Category: Back Pain | Author: Stefano Sinicropi | Date: May 6, 2019
As we’ve talked about on the blog in the past, back pain is one of the most common conditions that people deal with on a regular basis. Since it is such a common condition, it stands to reason that millions of people are seeking treatment for their spine pain. But how are most people trying to treat their back discomfort, and how should the be treating it? We answer those questions and more below.
How Do People Treat Their Back Pain?
So how are most people trying to treat their back pain, and are they really pursuing the best options? According to a recent survey of more than 2,000 Americans, here’s how back pain sufferers care for their spine pain:
- 60 percent use over-the-counter pain medications.
- 56 percent contact their primary care physician or a spine specialist.
- 54 percent head to the Internet for answers.
- 45 percent end up getting a prescription for pain medications.
- 40 percent turn to alternative therapies, like yoga, massage therapy or inversion therapy.
- 38 percent tried physical therapy.
- 24 percent tried chiropractic care.
- 17 percent tried acupuncture.
- 11 percent tried surgery for their spine pain.
Exploring The Findings
Let’s take a closer look at the good and the bad when looking at these findings.
- The Good – The good news is that 56 percent of Americans are turning to a physician for assistance managing their condition. An internet search can sometimes be helpful, but it does not compared to an in-person, individualized diagnosis of your specific condition. This helps to ensure you are treating the true cause of your pain and not just a symptom. It’s also good that more than one in three individuals with back pain are pursuing physical therapy. While it won’t address every back condition, the vast majority will benefit from a regular strength training and physical therapy routines. It’s also interesting to note that about one in 10 underwent surgery. Surgery often yields great results, but rarely is it a first option, so it would be worthwhile to know how many people who chose surgery tried some other conservative methods first.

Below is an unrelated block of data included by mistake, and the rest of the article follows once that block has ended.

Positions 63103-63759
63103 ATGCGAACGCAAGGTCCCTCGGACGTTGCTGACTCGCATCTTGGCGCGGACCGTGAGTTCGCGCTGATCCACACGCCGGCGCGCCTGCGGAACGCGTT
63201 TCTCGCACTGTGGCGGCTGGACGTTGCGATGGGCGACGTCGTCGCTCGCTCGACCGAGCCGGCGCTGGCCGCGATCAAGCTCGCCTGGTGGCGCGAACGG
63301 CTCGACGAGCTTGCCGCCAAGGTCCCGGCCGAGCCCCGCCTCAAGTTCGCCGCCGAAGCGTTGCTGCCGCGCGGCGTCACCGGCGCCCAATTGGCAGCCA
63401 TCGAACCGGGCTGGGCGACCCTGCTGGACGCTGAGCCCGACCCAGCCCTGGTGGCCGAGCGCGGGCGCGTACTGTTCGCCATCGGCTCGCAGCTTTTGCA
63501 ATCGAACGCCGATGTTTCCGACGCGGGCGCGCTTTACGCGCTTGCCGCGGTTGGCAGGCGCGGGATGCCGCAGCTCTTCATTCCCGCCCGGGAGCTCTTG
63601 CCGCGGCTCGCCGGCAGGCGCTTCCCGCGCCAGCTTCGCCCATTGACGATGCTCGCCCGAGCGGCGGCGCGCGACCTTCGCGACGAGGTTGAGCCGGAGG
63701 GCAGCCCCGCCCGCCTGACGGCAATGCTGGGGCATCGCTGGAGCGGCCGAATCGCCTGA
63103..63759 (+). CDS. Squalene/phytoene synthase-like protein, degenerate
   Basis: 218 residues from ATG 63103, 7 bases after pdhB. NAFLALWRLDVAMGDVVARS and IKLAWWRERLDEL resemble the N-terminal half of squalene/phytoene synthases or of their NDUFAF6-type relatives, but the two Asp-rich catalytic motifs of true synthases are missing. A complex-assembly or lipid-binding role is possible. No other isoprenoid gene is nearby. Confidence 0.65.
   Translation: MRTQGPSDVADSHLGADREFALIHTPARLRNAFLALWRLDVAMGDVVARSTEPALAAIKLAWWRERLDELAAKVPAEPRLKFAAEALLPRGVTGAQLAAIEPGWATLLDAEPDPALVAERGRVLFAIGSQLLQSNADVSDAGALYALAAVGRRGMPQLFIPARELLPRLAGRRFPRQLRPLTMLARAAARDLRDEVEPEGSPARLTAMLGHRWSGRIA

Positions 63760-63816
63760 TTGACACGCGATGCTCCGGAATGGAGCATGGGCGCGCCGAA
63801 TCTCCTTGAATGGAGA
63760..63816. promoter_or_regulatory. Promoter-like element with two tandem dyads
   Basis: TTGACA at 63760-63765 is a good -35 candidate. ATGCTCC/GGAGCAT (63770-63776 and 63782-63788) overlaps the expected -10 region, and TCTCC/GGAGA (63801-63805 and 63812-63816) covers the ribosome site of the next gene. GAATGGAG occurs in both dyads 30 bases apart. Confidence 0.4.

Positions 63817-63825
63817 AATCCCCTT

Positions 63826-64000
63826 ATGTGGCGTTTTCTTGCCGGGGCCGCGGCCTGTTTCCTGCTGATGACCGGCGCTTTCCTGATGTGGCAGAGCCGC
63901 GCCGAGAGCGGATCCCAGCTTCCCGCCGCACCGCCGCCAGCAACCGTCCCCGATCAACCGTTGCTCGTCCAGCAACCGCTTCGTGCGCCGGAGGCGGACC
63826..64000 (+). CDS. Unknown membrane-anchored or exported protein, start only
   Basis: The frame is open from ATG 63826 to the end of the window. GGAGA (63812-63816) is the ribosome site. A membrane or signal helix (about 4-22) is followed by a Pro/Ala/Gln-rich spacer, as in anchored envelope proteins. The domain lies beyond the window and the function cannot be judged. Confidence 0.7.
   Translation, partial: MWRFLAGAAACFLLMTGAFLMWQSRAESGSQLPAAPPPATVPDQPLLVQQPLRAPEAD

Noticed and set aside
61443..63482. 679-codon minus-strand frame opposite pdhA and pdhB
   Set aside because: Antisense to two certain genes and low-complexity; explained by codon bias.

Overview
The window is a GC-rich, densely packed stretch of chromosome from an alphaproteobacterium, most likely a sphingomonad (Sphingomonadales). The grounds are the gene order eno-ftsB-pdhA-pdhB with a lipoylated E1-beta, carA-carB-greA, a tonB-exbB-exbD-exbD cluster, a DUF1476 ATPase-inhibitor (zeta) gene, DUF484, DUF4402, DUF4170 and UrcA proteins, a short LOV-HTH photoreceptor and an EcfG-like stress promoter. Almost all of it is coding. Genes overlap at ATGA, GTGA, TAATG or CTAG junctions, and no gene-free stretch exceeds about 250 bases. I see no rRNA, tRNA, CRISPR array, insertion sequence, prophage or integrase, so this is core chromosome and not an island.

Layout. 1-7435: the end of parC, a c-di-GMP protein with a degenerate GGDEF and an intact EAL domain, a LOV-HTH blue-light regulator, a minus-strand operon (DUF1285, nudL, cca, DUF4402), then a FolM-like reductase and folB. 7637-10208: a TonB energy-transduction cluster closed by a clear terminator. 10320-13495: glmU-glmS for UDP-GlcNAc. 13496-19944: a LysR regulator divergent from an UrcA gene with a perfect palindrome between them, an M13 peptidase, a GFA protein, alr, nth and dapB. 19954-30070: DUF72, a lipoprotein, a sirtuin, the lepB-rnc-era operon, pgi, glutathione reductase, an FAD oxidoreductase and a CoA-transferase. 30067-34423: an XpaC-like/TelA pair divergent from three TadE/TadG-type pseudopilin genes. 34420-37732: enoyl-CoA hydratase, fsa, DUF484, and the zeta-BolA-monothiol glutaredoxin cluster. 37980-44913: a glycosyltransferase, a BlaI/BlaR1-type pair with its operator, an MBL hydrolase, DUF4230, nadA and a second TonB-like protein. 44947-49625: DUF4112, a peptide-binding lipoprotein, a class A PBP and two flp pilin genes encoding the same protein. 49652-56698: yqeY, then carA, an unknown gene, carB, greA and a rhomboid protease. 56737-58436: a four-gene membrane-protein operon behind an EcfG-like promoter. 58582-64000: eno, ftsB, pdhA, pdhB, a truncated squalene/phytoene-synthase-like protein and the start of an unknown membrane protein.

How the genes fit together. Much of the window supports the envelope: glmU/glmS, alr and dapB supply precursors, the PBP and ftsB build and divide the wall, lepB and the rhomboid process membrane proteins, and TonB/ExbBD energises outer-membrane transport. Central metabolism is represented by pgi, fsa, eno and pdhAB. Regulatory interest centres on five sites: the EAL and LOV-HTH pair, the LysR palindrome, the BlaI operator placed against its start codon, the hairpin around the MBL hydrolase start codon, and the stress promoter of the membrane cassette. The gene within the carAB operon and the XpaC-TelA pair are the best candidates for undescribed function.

- The Bad – Two findings that are a little eye opening are the fact that more than half of people turned to OTC painkillers and the internet for answers. These can both be helpful options, but they should not be your only treatment methods. Passive treatment and crowdsourced information is unlikely to yield the best results, and while they can be helpful for minor back pains, you may want more active treatment and a professional opinion for more serious pain. It’s also a little concerning to see that more people received opioids than those who pursued physical therapy, yoga or other active treatment solutions, but we also don’t have the full picture of everyone’s condition. We obviously prefer active over passive treatment options, but patients need to be evaluated on an individualized basis.
So if you’re looking for answers to your back pain, don’t hesitate to reach out to Dr. Sinicropi’s office today.